This stage is about executing all the necessary activities for a successful ART launch. SAFe Program Consultants (SPCs) will typically lead the implementation of the initial agile release train. They will also be supported by the other SAFe stakeholders, and LACE members mentioned at point 4. Activities that contribute to preparing the ART launch include:

  • Define the ART
  • Set the launch date and cadence for the program calendar
  • Train ART leaders and other stakeholders
  • Establish Agile teams
  • Train Product Managers and Product Owners (POs)
  • Train a Scrum Master
  • Train System Architects and/or Engineers
  • Prepare the program backlog

8. Train teams and launch the ART

Agile release train teams are comprised of people who will create the system necessary for implementation. Team members come from all over the organization, with backgrounds in different fields such as development, support, operations, and other domains that help define, build, test, and deploy their solutions. They will also need to understand their role in the ART and the necessary Lean and Agile skills to be effective in their role.

9. Coach the ART execution

It’s essential to keep in mind that planning and training Agile teams, by themselves, will not successfully implement the Scaled Agile framework. They will only provide the opportunity to start the journey. To support them, Lean-Agile leaders and SPCs will also need to be mindful that knowledge does not always equate to understanding. They must provide team and ART-level coaching.

10. Launch more ARTs and value streams

At this stage of implementation, business and development should be aligned behind a shared vision and mission. This implies that everyone has agreed to a new way of working and have adopted a common language, method, cadence, roles, and responsibilities. The first ART implementation will illustrate the effectiveness of adopting SAFe.

It should also create an effective pattern that will help implement other ARTs in the value stream. By launching more ARTs and value streams, businesses can begin to generate a more significant ROI in the form of higher quality, productivity, employee engagement, and/or faster time-to-market.

11. Extend to the portfolio

At this point, it is time to expand implementation to anchor the culture’s new approach. The exercise will expose some traditional and phase-gated processes that often impede performance.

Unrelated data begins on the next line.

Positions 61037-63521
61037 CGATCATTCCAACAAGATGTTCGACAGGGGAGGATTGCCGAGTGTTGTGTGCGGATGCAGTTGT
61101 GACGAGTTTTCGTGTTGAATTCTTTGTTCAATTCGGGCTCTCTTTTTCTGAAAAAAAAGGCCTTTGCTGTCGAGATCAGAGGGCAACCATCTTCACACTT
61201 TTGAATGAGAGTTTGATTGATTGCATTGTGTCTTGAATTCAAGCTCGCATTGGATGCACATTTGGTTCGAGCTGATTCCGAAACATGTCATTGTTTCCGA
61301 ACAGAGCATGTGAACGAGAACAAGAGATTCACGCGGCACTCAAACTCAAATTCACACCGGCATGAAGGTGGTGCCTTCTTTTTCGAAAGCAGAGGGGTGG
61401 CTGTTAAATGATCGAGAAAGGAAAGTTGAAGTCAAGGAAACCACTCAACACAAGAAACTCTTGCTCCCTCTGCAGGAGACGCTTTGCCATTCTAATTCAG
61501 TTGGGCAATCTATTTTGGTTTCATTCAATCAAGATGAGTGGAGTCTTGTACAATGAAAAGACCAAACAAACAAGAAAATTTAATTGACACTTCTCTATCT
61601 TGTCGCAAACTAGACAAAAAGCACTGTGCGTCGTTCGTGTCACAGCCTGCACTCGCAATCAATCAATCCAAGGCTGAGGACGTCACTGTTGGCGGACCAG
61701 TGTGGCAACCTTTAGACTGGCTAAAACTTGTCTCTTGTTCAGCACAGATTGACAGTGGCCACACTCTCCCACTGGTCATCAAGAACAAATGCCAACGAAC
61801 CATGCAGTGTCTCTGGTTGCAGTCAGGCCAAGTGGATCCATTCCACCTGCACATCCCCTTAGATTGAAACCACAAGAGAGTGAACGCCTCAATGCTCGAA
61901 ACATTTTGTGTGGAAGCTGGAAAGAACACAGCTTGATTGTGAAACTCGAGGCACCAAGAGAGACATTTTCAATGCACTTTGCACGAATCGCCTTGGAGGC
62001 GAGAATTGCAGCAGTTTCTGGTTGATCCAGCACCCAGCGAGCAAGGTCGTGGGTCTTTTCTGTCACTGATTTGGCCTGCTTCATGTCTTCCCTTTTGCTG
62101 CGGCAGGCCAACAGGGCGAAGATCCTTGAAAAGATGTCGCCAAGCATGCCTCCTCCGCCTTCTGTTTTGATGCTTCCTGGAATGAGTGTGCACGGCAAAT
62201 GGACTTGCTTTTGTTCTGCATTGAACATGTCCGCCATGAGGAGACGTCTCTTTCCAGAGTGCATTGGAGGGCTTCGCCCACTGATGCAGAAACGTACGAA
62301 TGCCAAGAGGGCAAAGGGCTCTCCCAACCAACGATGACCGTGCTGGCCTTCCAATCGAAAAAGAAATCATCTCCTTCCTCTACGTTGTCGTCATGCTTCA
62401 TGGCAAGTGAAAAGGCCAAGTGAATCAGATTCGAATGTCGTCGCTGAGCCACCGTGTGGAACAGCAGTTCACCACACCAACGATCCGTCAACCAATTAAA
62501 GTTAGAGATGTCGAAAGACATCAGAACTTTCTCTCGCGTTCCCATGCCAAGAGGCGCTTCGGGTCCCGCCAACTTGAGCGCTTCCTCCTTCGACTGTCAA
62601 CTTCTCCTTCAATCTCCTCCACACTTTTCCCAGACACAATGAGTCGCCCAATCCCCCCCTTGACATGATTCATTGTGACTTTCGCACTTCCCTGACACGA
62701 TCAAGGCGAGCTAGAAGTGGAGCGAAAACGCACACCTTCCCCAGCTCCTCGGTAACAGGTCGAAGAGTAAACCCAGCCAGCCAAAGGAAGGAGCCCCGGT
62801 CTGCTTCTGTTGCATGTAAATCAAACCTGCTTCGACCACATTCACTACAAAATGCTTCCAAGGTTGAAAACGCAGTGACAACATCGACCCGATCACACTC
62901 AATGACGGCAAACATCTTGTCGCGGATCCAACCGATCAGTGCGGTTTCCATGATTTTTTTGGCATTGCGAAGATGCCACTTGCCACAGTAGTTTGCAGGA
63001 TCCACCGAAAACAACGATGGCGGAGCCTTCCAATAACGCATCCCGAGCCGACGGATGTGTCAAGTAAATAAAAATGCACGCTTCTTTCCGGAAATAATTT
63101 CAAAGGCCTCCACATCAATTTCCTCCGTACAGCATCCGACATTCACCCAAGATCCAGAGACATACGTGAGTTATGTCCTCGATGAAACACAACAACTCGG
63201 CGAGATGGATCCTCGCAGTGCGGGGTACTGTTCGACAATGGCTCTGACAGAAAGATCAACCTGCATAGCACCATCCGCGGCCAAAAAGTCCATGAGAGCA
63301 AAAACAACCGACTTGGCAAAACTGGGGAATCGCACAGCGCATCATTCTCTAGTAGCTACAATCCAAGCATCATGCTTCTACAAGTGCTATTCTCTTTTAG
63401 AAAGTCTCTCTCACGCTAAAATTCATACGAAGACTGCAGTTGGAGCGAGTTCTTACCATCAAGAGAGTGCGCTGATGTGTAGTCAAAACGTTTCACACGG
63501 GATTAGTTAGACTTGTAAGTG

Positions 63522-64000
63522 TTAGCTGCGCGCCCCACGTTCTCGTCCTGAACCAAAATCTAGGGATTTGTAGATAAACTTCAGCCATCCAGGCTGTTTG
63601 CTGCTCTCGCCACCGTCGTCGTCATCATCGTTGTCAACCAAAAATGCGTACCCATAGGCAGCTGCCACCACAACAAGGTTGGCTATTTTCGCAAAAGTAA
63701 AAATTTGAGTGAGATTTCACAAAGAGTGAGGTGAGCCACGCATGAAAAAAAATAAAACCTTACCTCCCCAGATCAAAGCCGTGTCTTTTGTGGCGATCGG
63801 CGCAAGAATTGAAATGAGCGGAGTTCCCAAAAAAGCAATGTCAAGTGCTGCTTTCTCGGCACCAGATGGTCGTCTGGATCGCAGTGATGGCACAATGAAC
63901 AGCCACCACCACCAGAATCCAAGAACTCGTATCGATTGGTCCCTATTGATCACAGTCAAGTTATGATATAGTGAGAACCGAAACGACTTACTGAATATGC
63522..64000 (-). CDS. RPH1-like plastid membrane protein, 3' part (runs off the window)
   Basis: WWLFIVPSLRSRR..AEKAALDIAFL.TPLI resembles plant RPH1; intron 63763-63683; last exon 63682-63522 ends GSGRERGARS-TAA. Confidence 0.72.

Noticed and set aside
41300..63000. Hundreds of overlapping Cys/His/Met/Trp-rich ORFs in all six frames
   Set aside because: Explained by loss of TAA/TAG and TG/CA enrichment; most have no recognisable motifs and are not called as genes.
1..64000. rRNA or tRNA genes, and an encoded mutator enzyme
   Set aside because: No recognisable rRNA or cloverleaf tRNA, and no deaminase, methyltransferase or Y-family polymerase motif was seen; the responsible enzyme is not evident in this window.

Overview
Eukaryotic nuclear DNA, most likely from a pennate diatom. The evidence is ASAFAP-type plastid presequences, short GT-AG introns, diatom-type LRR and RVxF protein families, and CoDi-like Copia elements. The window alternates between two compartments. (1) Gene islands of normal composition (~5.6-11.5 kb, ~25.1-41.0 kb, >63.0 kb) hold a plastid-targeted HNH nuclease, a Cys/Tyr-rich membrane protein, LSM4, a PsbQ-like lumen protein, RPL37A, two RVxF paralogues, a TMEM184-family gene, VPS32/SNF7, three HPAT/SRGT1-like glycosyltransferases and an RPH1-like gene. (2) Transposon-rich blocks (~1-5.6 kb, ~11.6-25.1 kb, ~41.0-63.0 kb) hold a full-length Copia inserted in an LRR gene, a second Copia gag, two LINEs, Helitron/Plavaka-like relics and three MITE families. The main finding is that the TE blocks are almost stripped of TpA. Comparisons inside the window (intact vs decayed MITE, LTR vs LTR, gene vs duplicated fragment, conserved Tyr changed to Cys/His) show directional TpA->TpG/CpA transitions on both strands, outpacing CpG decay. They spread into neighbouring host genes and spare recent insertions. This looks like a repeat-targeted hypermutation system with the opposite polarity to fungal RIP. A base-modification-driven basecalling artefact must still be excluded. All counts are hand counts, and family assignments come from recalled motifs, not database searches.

This will put pressure on the portfolio and will trigger additional changes to further improve the strategic flow. If these legacy approaches are not modernized, the enterprise will revert to its old habits, and potentially lead to an organization that is “Agile in name only.” With training and engagement, even these traditional processes can be evolved.

12. Sustain and improve

The final step of the process is to accelerate the enterprise towards business agility. To reinforce the SAFe transformation, leaders will need to expand their view of its implementation. They must maintain the necessary enthusiasm and energy on short Program Increment (PI) cycles, while also setting larger business agility goals.

Conclusion

The SAFe framework provides companies with a viable option to scale agile within their organization and achieve their business outcomes. The SAFe journey begins with education, training, and an iterative approach to integrate Lean and Agile methodology principles.

An excellent place to start is the i4 Group – a transformation consulting and agile training firm that is here to amplify learning and empower your company’s teams to deliver fast, continuously improve, and build integrity and customer value.

Enable your leadership stakeholders, program managers, and core change agents to train in the SAFe framework. Once they understand the journey, they will be able to work with experts to design an enterprise transformation roadmap and adapt to your industry’s changing requirements.